Come on, Perez Hilton. Surely you own other clothing.
Come on, Perez Hilton. Surely you own other clothing. (Katy Winn)

The other morning, which in keeping with the spirit of the stalled spring was not at all pleasant, but gray and misty and cool, I saw a fellow outside in shorts, a T-shirt and bare feet. There was a time when I would have thought that he was just a fellow so aching for a change of seasons that he decided to push it, but now I think he was probably just a slob.

In fact, just a day before I saw the guy in shorts and bare feet, it was reported to me that people shopping in grocery stores are wearing pajamas.

"Why?'' I wondered.

"Because people are slobs,'' the guy told me.

Well, then I began to pay closer attention. We definitely have a slob problem. The slob problem is different from the low-slung pants problem. Pants worn so low that they would seem to impede movement are considered a fashion statement or a cultural affectation. Personally, I think it is a slob statement, but I guess if you compare it to pajamas in the grocery store you would almost have to think that somebody is well-dressed if they at least bothered to put on pants in the first place.

I have not seen pajamas in the grocery store, but it is among my faults that I do not spend enough time in grocery stores, and when I do go to a grocery store I have a favorite neighborhood market where the people tend to know each other and would be embarrassed to show up in PJs because the people in the store would think that they are sick.

But I have been noticing pajamas on the downtown streets of St. Paul, Minn., and it is a bad look. I have tried to figure it out logically. If you have pajamas, it implies that you have a bed, and if you have a bed, it implies you have a roof over your head, and if you have a roof over your head, it implies that you probably have a pair of pants.

And if you have pants and you don't wear them in favor of just staying in your pajamas, it can imply only one thing: You are a hapless slob. You are thumbing your nose at the most basic of unwritten social contracts, which is, when you are out in public, you are supposed to be dressed for being out in public.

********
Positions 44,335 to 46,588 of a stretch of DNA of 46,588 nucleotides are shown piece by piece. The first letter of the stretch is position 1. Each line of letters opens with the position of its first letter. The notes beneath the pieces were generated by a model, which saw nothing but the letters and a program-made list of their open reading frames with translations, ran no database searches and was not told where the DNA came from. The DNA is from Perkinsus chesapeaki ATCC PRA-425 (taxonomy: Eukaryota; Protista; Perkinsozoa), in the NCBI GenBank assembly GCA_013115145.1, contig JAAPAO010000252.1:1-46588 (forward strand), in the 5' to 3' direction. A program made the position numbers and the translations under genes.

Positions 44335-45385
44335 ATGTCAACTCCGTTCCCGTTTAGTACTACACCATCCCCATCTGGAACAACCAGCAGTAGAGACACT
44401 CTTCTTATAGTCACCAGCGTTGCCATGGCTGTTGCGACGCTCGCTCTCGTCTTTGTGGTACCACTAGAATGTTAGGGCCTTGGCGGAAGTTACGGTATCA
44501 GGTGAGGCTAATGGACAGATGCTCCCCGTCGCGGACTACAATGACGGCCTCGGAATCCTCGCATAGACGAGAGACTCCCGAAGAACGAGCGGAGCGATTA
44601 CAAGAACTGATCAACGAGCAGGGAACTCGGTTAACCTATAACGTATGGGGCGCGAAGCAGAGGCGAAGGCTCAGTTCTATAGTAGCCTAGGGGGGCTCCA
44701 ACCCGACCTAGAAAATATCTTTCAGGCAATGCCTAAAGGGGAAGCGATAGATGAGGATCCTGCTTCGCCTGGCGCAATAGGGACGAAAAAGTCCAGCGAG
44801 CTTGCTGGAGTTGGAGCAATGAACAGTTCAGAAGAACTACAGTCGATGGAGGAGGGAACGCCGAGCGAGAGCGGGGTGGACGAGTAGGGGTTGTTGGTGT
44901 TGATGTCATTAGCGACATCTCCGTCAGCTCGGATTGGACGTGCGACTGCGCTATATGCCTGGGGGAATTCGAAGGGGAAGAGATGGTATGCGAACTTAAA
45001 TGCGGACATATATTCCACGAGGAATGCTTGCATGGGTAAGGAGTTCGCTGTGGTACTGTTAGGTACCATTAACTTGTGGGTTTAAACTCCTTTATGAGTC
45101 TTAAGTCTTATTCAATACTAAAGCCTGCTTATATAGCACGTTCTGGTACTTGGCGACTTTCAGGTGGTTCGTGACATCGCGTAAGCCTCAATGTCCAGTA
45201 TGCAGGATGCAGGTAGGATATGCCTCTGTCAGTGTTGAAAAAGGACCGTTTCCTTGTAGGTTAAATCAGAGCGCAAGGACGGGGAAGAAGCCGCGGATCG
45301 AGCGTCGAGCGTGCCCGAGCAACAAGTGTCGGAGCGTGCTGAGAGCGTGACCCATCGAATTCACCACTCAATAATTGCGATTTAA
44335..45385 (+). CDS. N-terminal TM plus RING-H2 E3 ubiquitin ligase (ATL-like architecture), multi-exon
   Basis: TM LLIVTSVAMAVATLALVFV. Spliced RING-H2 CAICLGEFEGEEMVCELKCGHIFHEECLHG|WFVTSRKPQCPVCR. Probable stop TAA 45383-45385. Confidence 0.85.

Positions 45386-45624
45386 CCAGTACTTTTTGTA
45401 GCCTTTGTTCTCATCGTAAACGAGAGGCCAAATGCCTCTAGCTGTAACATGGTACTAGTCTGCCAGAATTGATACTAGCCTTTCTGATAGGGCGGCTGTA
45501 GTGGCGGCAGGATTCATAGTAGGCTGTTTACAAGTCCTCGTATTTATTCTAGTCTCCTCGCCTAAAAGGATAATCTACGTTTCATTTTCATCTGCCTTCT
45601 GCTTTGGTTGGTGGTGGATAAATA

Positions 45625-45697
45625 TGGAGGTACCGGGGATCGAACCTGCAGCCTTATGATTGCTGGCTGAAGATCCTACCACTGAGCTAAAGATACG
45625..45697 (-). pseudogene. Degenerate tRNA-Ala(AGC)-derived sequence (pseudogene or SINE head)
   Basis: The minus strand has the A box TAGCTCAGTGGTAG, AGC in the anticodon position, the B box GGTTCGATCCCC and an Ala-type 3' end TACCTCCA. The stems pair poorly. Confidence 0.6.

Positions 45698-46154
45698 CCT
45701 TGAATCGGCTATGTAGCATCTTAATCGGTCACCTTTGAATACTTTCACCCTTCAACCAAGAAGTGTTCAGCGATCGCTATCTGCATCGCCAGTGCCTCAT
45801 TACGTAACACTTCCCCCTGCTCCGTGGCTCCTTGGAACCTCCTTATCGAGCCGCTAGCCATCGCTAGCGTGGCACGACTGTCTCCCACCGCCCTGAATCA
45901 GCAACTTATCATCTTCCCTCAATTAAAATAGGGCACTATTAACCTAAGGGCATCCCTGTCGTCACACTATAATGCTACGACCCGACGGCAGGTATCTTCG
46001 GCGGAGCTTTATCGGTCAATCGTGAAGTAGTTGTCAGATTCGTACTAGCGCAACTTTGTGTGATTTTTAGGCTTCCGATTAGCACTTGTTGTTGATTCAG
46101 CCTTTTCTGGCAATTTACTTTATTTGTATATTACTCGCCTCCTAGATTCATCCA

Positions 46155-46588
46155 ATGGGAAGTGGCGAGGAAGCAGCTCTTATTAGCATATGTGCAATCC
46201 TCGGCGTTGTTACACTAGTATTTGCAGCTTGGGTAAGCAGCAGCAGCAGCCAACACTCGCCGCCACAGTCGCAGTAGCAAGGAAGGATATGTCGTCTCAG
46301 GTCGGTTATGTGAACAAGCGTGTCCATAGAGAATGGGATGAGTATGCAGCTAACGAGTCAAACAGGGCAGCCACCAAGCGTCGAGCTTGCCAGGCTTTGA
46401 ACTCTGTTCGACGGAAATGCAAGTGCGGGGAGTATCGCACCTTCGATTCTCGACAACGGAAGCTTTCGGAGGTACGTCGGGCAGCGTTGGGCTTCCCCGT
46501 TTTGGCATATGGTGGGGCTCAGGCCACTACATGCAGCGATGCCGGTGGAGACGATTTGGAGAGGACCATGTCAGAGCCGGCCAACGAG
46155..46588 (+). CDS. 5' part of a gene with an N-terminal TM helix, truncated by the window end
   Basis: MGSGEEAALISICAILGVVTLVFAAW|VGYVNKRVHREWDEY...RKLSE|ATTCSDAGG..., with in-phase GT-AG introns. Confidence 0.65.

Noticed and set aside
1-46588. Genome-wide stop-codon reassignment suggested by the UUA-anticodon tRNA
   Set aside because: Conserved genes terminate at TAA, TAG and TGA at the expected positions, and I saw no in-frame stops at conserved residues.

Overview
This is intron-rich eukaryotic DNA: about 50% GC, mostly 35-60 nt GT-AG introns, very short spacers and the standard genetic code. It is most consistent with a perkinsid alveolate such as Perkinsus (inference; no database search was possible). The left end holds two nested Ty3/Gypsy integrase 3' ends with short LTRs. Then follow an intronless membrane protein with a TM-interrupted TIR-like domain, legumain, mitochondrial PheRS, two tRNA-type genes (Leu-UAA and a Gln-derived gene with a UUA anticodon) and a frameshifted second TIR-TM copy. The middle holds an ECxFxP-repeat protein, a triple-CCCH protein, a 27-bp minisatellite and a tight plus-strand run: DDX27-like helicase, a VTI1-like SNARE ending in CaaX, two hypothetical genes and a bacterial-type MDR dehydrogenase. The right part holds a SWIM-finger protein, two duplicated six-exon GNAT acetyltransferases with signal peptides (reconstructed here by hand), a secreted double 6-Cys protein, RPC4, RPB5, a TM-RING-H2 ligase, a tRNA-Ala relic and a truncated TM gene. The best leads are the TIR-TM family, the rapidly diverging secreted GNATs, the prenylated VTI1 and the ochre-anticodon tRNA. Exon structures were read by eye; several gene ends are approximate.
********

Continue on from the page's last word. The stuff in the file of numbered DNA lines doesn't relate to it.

Actually, it could be worse than ignoring a social convention. It might just be that it is a total unawareness of there even being a social convention, that we have devolved so thoroughly into a self-involvement that people get up in the morning and say to themselves, "I know I have to go to the bank, but I am just going to stay in my pajamas.''

In other words, they don't even know that they are slobs. There is no excuse for it. I believe that bus drivers should be given the authority to refuse boarding to anybody wearing pajamas. Same with bank clerks, fast-food-counter workers and grocery-store cashiers. No pants, no service.

I am not sure there is a connection, but I have been reading about a serial groper at a grocery store in Stillwater, Minn.. A couple of women have reported that they have been groped in the parking lot. Yes, while that might suggest on the part of the groper a problem of some sort of sexual deviance, it is still a slob thing to do. You just don't go up to a gal who is loading the groceries into the back of her minivan and give her the old honk on the buttocks. No, at best you are a creepy slob and at worst you are headed for long-term counseling.

But I can't help but think that if people get away with walking around in public in their pajamas we are in store for more and more stories of lousy public behavior. It occurs to me to hope that the women who got groped were not wearing pajamas.

That wouldn't excuse being groped, but in a world of slobs wearing pajamas in public, anything can happen, none of it good.